Bookselling Research

by Craig Stark

#121, 26 May 2008

A Brief Guide to the Guides

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Time and time again I've urged booksellers to take the time to do dedicated bookselling research - and by this I mean that you take an hour out of your day here, a few hours out of another day there, etc., and do absolutely nothing but learn this crazy, ever-changing market. Unfortunately, most booksellers seem much more content to learn by doing - that is, they buy some books, take them home and research them, list the ones that seem likely to deliver a profit, and somehow dispose of the rest. If one of them sells, they'll likely recall it and look for it again. In the course of doing this, they do indeed learn at least something about what sells and what doesn't, but it could take years to build up a substantial body of knowledge using this system (something I call learning by osmosis), and even then, given the volatility of book values, much of this knowledge would obsolesce.

It's a lot more work to do dedicated research, but the breadth and depth of knowledge you'll take away from it will quickly set you apart from other booksellers, most of whom can't be bothered with it - and set you on a path that will greatly increase your chances of succeeding in this business.

But how do you go about this exactly? Typical forum advice suggests searching closed/sold eBay auctions by price, say, at $20 and up, or, if you have a specialty in mind, also searching by category. Fine as far as it goes, but this won't help you understand the market much because you'll end up with nothing but a list of titles and prices and have no clue whether or not you'll be likely to find any of them when scouting, let alone understand why they have value.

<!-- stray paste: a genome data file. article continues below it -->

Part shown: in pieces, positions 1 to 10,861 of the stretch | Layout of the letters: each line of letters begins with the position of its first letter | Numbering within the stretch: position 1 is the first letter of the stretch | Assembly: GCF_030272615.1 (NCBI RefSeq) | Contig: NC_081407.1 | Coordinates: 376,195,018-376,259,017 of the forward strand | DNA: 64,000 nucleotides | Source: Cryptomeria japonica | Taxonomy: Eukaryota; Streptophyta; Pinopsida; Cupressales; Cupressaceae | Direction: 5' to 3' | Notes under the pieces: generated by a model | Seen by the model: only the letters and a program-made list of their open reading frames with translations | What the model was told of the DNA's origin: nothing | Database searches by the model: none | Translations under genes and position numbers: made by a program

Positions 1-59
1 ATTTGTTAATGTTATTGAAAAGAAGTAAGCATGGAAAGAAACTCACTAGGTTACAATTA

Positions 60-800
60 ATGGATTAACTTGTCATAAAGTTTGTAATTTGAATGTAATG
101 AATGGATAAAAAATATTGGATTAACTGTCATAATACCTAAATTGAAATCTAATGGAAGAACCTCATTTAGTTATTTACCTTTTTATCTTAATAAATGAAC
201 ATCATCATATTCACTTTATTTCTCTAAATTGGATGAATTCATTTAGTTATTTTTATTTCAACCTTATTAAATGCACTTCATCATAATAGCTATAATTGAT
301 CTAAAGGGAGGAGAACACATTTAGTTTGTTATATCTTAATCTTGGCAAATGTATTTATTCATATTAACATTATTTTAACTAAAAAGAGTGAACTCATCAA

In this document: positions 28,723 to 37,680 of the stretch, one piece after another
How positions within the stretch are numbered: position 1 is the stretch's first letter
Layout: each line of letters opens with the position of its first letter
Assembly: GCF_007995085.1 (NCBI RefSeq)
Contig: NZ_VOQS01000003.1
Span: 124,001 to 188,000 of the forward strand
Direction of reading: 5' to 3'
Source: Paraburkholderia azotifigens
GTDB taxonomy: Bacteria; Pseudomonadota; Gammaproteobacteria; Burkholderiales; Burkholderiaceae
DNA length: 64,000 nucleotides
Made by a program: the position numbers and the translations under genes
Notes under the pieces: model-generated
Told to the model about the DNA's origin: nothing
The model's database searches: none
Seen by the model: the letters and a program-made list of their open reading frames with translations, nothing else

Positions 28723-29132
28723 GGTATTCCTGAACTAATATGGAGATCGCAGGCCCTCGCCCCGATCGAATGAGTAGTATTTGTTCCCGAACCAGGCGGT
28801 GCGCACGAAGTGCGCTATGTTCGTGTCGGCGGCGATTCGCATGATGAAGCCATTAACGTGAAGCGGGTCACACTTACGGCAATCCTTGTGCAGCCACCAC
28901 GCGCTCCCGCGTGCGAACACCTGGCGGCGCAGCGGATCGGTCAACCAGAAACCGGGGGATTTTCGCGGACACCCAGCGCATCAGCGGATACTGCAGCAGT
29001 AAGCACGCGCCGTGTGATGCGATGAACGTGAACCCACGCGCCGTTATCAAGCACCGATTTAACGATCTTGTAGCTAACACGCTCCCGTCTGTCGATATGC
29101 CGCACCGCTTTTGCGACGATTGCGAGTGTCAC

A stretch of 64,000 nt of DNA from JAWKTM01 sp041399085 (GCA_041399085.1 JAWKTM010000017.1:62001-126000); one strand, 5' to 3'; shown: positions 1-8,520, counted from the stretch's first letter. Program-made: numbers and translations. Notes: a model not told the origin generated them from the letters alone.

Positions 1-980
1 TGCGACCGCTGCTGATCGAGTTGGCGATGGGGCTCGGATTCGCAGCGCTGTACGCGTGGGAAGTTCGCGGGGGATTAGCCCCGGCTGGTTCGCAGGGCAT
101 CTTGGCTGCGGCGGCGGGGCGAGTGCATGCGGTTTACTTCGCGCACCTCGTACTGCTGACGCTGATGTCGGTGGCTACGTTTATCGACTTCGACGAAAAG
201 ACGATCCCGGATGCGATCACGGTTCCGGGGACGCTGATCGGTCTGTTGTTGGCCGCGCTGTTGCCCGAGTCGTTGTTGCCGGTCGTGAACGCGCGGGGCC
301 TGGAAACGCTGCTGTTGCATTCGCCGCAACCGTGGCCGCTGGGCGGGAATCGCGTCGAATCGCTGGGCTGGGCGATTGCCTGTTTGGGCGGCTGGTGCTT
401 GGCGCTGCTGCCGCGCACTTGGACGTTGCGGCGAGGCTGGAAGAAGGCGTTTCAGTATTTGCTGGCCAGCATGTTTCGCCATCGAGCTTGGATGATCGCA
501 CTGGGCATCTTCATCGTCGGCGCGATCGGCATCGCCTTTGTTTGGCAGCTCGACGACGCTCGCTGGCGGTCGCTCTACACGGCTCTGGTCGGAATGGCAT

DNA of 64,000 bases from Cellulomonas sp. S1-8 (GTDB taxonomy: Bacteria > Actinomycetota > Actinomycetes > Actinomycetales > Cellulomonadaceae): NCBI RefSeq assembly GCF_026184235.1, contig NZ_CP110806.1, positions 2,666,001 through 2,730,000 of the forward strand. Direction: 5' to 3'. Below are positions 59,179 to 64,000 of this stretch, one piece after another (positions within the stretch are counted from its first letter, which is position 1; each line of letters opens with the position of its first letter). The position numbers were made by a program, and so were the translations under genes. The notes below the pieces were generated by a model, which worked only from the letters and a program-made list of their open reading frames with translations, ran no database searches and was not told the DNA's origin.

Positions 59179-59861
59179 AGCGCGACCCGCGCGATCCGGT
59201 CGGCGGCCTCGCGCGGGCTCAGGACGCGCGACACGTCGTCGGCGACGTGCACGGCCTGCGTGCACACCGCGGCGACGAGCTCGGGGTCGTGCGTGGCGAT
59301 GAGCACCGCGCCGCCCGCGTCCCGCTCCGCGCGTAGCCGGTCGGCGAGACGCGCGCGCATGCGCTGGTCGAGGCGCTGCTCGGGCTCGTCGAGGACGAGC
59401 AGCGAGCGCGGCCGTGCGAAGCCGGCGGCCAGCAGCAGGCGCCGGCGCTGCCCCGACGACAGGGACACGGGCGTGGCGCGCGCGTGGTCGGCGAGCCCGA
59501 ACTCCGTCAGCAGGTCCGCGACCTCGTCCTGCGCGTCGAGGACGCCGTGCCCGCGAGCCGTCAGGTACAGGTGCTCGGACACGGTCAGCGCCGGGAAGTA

The all-important "why" is the basis of BookThink's concept of flashpoints - or value indicators. These indicators can be any number of things - a publisher, an author's name, a binding type, and so on - but whatever they are, as you begin to build your knowledge of them, your overall knowledge of the market will grow exponentially because a single flashpoint can often point to many thousands of additional books that also have value.

Needless to say, there are many, many approaches to research, but today I'm going to discuss one that's worked unusually well for me.

First, let's suppose that heretofore you've been a generalist bookseller, have been struggling some lately (as lots of generalists have), and have come to the conclusion that specializing in a niche might be a better way to go, might even be what you'd need to do to survive in this business - and I think you'd be right. Let's face it, a generalist dealer, by definition, can know a little about a lot of things but rarely a lot about anything, and since it's your knowledge that's ultimately going to fuel your success, set you apart from other booksellers, win the trust and loyalty of buyers, etc., it just makes sense to narrow your focus. And I bet each of you generalist booksellers already know what you'd love to specialize in. The passion is already there, right? Of course it is. You don't just love books generally; you love certain types of books.

Maybe field guides? Nah, probably not, but let's suppose that this is indeed what you'd like to specialize in. Let's also suppose that, though you loved reading and collecting field guides as a child, perhaps some Golden Guides or Petersons, you don't really have a good working knowledge of the niche. You need, therefore, some major help.

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